This vendor-written piece has been edited by Executive Networks Media to eliminate product promotion, but readers should note it will likely favour the submitter's approach.
I’ve always had a problem with retro camera filters. Taking pictures with increasingly better modern phones’ cameras and then rubbing digital dirt on them and leaving them virtually out in the simulated sun always seemed to me to be about the conflict between stark perfection and the quality of memory. We remember the past as slightly faded, orange-tinged photos, and Instagram and others provide a taste of that sense.
I see many fewer artificially aged or worn pictures these days, and the range of filters has expanded into a greater array of interesting photographic effects. The Iconfactory’s new BitCam, a nostalgic dithered camera app, would at first seem to be another filter and just a gimmick. It accurately reproduces the look and feel of a 1984-style Macintosh app down to using a similar dithering algorithm to what Bill Atkinson baked into the graphics-primitive QuickDraw system that drove the graphical user interface and drawing programs—and that’s now also baked into iOS (part of its Accelerate framework).
But BitCam isn’t a gimmick: Atkinson dithering is an aesthetic, and it’s not an accident that Atkinson himself left programming as a full-time profession to focus on his photography decades ago. BitCam is a loving tribute, down to the 1996-era Web page design, that also lets you take pictures that say something differently than any other camera app.
BitCam (free on the App Store) came out just a few weeks ago, and then was joined by Exify ($2 on the App Store), an app that examines photos stored in iOS and extracts and displays in graphical and list form all of the underlying metadata, including location, autofocus, and camera settings. The two make a neat pair, even though the purposes are entirely unrelated.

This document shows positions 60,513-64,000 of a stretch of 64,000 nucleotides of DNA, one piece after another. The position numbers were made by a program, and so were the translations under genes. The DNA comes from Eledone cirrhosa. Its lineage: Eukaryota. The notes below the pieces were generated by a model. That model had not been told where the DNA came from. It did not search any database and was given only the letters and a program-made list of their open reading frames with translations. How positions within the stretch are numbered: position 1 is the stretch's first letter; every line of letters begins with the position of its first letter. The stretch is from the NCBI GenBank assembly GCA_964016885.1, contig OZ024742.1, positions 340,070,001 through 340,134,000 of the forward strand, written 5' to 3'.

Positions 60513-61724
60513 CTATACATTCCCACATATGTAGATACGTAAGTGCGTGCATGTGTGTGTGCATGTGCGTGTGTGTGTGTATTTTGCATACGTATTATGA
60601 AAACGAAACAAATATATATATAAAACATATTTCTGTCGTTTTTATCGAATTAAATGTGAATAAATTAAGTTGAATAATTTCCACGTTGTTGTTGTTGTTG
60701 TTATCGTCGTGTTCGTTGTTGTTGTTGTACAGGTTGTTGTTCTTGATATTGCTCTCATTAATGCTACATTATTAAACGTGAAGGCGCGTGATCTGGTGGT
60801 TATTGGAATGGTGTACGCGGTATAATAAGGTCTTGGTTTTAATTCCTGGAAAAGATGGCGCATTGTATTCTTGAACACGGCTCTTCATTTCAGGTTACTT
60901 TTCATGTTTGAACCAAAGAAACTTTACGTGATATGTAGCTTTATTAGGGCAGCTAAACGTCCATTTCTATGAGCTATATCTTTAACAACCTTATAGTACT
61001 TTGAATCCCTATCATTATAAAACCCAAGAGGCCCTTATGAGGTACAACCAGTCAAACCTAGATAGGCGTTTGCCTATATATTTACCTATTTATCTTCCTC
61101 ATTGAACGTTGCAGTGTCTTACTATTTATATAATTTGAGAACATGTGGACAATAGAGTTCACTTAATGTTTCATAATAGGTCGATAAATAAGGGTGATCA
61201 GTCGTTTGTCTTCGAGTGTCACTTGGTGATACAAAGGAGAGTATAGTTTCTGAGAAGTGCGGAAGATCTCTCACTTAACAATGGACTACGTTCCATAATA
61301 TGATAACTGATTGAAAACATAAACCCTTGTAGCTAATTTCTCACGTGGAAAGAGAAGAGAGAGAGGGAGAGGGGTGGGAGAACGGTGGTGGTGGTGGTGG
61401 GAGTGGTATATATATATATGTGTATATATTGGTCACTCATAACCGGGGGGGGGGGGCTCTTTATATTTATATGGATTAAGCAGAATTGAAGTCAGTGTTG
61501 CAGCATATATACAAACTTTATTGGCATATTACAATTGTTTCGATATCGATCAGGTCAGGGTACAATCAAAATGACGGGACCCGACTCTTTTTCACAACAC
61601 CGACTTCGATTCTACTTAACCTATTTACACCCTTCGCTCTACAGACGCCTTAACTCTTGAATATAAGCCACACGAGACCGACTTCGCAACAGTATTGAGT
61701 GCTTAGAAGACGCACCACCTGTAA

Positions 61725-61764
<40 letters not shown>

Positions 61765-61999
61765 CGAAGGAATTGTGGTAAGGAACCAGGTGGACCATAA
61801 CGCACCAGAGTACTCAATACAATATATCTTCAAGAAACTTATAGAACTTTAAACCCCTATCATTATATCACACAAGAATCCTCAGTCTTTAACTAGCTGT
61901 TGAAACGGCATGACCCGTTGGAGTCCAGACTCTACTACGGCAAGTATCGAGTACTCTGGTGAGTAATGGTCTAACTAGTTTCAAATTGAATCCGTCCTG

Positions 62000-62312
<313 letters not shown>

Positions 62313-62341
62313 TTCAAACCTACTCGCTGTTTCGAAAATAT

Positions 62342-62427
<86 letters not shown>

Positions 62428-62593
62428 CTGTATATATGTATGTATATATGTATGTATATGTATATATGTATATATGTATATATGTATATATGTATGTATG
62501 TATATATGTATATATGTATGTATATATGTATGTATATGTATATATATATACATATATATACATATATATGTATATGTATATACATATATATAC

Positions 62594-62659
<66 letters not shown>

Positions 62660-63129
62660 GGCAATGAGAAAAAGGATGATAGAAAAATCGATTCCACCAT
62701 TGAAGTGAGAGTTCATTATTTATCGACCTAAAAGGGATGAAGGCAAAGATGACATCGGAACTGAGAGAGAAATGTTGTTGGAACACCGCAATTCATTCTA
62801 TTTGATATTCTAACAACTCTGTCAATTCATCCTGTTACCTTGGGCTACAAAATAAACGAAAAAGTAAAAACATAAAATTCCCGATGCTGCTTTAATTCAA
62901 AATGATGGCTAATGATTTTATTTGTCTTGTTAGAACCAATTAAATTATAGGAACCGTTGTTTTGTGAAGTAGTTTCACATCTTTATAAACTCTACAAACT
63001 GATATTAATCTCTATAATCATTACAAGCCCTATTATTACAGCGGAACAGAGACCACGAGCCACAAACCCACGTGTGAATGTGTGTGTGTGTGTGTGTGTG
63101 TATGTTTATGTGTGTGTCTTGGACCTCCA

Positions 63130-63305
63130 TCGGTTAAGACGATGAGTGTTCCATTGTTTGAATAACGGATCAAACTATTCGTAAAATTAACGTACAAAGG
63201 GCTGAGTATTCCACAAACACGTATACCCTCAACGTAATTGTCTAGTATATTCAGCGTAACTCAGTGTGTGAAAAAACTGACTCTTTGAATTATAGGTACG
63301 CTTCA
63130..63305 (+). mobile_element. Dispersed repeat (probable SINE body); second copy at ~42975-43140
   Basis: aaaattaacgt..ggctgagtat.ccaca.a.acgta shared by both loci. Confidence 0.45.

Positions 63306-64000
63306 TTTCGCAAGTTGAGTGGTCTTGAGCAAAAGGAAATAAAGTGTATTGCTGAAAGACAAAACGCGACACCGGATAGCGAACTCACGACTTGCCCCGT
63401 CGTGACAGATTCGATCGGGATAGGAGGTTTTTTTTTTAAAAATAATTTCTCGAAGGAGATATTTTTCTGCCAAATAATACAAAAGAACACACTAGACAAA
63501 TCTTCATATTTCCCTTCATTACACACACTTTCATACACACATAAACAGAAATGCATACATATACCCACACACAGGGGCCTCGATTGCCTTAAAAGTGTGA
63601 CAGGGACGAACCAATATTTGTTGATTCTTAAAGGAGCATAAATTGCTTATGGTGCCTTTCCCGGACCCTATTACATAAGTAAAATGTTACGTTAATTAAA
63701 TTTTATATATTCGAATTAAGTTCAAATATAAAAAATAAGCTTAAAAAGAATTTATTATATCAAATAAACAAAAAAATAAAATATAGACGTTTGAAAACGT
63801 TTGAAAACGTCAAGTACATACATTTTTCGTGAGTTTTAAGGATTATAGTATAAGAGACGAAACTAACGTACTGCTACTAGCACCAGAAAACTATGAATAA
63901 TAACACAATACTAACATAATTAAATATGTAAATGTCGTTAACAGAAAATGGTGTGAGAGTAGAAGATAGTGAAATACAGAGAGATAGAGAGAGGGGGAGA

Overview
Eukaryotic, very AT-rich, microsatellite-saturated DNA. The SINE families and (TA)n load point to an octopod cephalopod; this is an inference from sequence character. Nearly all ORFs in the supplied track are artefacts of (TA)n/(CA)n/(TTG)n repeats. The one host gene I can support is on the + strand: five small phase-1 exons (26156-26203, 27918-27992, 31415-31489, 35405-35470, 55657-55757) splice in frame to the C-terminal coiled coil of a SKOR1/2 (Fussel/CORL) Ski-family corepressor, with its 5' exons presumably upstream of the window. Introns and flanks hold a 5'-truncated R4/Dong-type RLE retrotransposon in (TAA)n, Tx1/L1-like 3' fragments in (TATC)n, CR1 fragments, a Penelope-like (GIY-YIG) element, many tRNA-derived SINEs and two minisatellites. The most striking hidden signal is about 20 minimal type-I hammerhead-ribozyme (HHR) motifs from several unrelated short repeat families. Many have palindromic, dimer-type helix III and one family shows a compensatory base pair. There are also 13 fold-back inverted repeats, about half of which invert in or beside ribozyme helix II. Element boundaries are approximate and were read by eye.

Dithering is a technique that allows conversion from a higher-resolution form to a lower-resolution one by introducing noise to override the “quantization error,” which results otherwise in visible bands and artifacts in images and extraneous or distracting tones in music.
In image processing, dithering takes a tonal value and converts it into a concentration of dots that fools the eye into interpreting the approximate shade. The classic Atkinson dither was originally used to convert grayscale and color images and some graphics into 1-bit bitmaps.
Atkinson tweaked older dithering routines to improve the mid-tone areas in order to avoid discontinuity. The rounding errors of conversion have to be diffused into surrounding areas, but precisely in which directions and how far they ripple outward will dramatically affect the resulting image. Think of it as an analog to image feathering, where an edge is turned from sharp and jagged to smooth.
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